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'Breaking Bad,' 'Ozymandias,' 'The Sopranos' and the endgame

"Breaking Bad" character Walter White (Bryan Cranston) in,

"Breaking Bad" character Walter White (Bryan Cranston) in, where else, the desert. Credit: AMC

Well, no one ever said tragedies were supposed to have happy endings, right? Or, put another way, writer-director Vince Gilligan never promised us a rose garden either. That "Breaking Bad" should roar to an ending foretold -- of death, disaster, dissolution, and some other "d" word I can't think of at the moment -- is entirely appropriate to this series' artistic intentions.

But Sunday night's "Ozymandias" probably won't go down as any fan's most favorite episode either. There was just so much to absorb, deal with, comprehend, and process:

-- The deaths of Hank and Steve (as a blunt force example) would be enough for any episode, any season, but that was largely wrapped in the first act. That was just the beginning of the whiplash.

-- The cornering of Jesse.

-- Walt's grim secret revealed, that he essentially murdered Jane; Then, abandoned in the desert with $11 million a barrel, he leaves his bullet-riddled, gas-drained car and finds the energy to roll his fortune through a moonscape, his determination as remarkable as it was pathetic.

-- Sklyer's brutal reveal to Walter Jr. -- who learns that the world is mad after all.

-- Walt and Skyler's knife fight -- knife fight!

-- The kidnapping of Baby Holly.

-- The call to Skyler from Walt-on-the-run.

-- Walt's almost complete break with sanity.

-- And finally, certainly not even remotely least, the enslavement of Jesse.

Did anyone have a chance to breath? Obviously the actors didn't. I'm just wondering here about viewers.

But episodes this crazy require a little deeper examination, and with your forbearance, I want to step back a moment to take a broader look at the theme of this episode, third from the bitter end.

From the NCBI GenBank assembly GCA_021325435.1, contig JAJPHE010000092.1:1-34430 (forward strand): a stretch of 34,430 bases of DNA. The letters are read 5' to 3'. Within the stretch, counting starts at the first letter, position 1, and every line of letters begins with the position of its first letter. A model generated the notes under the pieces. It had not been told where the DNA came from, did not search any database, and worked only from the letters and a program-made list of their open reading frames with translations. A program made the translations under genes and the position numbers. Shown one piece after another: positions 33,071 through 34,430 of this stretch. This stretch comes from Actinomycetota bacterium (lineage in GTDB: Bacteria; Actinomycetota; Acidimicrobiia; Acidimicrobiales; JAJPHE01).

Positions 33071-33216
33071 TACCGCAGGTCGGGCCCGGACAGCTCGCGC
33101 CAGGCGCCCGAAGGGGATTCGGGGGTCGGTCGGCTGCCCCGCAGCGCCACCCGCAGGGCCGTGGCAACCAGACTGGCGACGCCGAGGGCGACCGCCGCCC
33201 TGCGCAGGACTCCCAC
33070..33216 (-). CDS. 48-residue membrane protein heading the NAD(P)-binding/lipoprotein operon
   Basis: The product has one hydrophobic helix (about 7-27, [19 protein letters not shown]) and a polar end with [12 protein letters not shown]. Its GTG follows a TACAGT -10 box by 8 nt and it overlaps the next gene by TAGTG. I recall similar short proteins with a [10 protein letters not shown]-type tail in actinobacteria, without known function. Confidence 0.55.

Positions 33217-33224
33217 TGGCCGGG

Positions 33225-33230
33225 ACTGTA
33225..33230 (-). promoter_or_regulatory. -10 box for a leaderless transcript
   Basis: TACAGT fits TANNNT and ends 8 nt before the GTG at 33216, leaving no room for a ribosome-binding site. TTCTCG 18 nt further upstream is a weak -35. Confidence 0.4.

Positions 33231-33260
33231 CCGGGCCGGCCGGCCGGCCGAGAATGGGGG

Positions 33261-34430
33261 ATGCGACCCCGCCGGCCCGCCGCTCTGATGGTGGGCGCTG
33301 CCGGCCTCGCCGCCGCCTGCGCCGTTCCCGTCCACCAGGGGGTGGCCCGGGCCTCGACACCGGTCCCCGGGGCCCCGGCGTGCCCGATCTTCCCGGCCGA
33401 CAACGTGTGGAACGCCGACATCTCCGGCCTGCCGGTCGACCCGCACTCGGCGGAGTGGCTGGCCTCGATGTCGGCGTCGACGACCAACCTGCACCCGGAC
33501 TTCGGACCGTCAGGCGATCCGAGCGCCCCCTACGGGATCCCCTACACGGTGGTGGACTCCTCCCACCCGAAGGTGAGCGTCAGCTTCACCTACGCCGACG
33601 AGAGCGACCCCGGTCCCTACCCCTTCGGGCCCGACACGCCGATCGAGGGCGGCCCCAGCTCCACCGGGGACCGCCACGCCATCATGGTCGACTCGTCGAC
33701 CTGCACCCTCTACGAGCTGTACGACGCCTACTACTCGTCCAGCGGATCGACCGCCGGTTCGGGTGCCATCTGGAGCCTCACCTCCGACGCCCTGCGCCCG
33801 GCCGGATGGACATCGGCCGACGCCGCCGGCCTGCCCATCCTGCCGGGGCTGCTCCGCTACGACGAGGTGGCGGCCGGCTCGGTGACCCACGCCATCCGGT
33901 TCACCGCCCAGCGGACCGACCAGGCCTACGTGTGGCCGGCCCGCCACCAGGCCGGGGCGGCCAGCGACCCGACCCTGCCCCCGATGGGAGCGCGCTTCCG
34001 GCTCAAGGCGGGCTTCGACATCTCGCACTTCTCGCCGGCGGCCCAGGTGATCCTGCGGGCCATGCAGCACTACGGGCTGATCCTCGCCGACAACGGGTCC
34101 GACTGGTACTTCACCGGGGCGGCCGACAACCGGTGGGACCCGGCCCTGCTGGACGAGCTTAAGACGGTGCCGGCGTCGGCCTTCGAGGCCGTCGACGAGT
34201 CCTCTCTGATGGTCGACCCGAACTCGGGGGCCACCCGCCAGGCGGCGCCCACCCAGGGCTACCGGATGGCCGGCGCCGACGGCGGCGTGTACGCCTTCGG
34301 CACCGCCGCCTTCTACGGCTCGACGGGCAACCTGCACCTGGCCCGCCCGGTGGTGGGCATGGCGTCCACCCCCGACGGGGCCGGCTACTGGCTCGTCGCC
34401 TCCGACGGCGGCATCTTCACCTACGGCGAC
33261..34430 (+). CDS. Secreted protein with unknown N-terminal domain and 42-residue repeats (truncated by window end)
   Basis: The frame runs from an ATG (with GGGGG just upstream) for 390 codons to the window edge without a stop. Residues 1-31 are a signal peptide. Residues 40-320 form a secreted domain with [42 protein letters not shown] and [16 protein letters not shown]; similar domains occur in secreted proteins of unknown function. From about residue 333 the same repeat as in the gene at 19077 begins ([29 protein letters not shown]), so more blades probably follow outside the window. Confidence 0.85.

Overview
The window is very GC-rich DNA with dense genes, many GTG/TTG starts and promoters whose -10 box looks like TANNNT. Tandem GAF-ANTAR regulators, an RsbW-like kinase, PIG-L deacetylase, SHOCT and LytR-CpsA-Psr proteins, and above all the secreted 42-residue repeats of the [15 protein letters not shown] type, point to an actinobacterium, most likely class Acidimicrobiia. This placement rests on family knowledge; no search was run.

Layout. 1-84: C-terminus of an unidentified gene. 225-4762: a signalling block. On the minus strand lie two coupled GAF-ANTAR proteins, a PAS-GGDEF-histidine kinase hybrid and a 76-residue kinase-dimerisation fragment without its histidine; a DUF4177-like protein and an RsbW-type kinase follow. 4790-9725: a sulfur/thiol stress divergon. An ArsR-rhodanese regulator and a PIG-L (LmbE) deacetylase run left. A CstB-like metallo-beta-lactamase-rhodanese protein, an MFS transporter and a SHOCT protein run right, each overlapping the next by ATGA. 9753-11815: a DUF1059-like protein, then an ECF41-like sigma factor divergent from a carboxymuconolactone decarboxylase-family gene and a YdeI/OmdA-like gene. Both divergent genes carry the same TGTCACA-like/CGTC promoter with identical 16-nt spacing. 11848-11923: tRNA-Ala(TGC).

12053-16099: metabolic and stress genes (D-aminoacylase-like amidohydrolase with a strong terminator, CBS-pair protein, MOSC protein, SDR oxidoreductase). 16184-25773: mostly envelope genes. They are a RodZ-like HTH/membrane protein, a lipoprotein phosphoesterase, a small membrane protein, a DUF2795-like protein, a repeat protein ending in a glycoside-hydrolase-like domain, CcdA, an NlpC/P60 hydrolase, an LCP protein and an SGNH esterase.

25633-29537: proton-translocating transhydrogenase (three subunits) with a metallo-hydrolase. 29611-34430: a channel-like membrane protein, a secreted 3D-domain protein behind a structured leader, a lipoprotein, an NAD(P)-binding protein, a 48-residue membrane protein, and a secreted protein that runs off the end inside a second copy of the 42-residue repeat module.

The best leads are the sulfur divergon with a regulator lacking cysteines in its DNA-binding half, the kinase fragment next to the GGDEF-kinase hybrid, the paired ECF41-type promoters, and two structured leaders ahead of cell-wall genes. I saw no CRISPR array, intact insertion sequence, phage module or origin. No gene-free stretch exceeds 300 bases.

The episode title and literary reference take you in one obvious direction. The famous sonnet, "Ozymandias," is reflected in the opening credits, and not just that line about the vanity of kings, or their vassals (. . . "stamped on these lifeless things / The hand that mocked them and the heart that fed . . ." but the one about the brutality of time:

. . . " Nothing beside remains. Round the decay Of that colossal wreck, boundless and bare, The lone and level sands stretch far away."

The scenes, two scenes actually in question, stripped away time under that blue sky, beneath those ocher-red cliffs. The first was that moment in the opening seconds, after Walter's first "cook," which dissolved to a vast open space in the desert where the RV had once stood.

That open desert shot was repeated a little while later, after the catastrophic end to everything, when Uncle Jack has cleared out, when Walter was left alone . . . with nothing, but his barrel and encroaching madness.

As some fans know, this episode is in direct homage to "The Sopranos'" third to last episode, "The Second Coming," also about encroaching madness, unraveling, the beginning of the bitter and brutal end of time, and of the series itself.

That episode was based on a poem too. (Hey kids, pay attention in English class -- you too can be a TV writer some day.)

That equally famed poem, from Yeats, has these lines: Things fall apart; the center cannot hold; Mere anarchy is loosed upon the world, The blood-dimmed tide is loosed, and everywhere The ceremony of innocence is drowned . . ."

Yeats wrote this on the eve of the Irish Civil War, but -- to put this in extremely simple terms -- it also embraced some of his theories about the cycle of time, and the futility of history, bound by a cosmic karma, that what goes around must come around again and again.